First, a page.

MOSCOW (Reuters) - Russian president-elect Dmitry Medvedev ordered anti-corruption steps to protect small businesses on Thursday, a first sign he is serious about fighting the endemic graft economists say is hampering growth.
Arbitrary inspections by officials -- from firemen to the police -- are often an excuse to extort bribes from small firms and must halt, Medvedev told a State Council meeting in Tobolsk.
“This proposal might leave some officials from the fire, sanitary services and police ... close to a heart attack, because this is what they make money on -- both officially and illegally,” Medvedev told the Kremlin’s advisory State Council.
“The proposal sounds as following: controlling bodies should be barred from entering small enterprises,” he added.
“They can only enter if there is an appropriate instruction from a court or prosecutor.”
Medvedev also ordered the government to review legislation to protect small companies from being forced to enter dubious contracts with officials.
“It is clear this is a legalized bribe, which was formerly passed on in an envelope and now dressed up in a perfectly respectable form,” he said.
Medvedev, who will take over from president Vladimir Putin on May 7, has declared corruption a key threat to his country’s modernization and social stability.
Firms employing less than 100 people account for 15 percent of Russia’s gross domestic product. The government wants to increase that share by at least 50 percent as a way to diversify an economy currently over-dependent on the energy sector.
Kremlin leaders also believe that Russia’s future political stability should be supported by a new middle class, formed to a large extent by people running small businesses.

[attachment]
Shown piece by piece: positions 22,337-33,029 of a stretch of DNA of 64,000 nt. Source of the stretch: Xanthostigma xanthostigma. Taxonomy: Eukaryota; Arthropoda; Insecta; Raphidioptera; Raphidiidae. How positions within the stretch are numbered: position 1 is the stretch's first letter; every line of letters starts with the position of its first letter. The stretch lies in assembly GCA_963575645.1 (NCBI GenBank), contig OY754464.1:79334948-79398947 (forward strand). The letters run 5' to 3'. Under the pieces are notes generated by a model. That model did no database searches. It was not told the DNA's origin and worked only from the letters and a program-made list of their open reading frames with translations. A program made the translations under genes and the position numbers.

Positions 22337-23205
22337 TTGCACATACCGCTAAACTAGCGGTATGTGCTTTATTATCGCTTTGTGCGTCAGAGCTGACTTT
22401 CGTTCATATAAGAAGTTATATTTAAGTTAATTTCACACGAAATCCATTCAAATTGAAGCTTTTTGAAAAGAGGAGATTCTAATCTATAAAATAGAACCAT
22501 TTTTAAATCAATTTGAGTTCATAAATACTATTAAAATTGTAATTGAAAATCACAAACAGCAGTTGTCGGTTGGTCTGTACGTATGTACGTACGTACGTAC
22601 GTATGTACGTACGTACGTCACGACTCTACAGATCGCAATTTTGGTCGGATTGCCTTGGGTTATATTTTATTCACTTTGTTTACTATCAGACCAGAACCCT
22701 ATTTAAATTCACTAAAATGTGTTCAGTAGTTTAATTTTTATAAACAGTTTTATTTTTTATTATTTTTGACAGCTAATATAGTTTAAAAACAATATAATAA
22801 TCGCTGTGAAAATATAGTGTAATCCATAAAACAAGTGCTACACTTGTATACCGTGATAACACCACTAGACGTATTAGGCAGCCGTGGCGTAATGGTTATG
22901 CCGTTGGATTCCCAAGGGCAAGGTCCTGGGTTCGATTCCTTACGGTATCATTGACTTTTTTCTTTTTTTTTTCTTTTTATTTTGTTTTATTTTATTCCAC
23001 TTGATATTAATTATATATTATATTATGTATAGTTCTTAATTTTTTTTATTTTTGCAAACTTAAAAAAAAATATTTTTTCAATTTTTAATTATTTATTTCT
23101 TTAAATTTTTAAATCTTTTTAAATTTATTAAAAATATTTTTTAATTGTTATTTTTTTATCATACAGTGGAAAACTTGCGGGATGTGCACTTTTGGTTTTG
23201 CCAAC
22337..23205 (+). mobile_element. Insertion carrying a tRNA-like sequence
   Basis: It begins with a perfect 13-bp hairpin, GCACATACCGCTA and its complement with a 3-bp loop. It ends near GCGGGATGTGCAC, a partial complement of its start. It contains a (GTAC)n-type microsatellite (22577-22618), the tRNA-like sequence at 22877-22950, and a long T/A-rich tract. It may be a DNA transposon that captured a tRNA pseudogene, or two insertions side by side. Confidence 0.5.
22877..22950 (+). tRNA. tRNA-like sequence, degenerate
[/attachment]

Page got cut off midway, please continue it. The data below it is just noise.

But businessmen complain that the development of small companies is hampered by high taxes, corruption and red tape.
It was not immediately clear whether Medvedev’s proposals would have any impact on corrupt officials, who have survived periodic campaigns of successive leaders, including Putin.
Putin is credited at home with forging radical economic reforms at the start of his rule which helped achieve eight years of growth after a decade of post-Soviet decline.
Medvedev has said his job is to ensure “decades of economic stability” for Russia. Most analysts expect his presidency to be marked by economic fine-tuning, rather than bold reforms.
Rory MacFarquhar, Executive Director of Goldman Sachs, said Medvedev’s announcement confirmed that “on the margin, relative to the current policy framework, (he) is somewhat more liberal.
“But there is no sense that there’s going to be some big push ... This is exactly the kind of incremental improvement that it is right to expect.”
Additional reporting by Christian Lowe
Our Standards: The Thomson Reuters Trust Principles.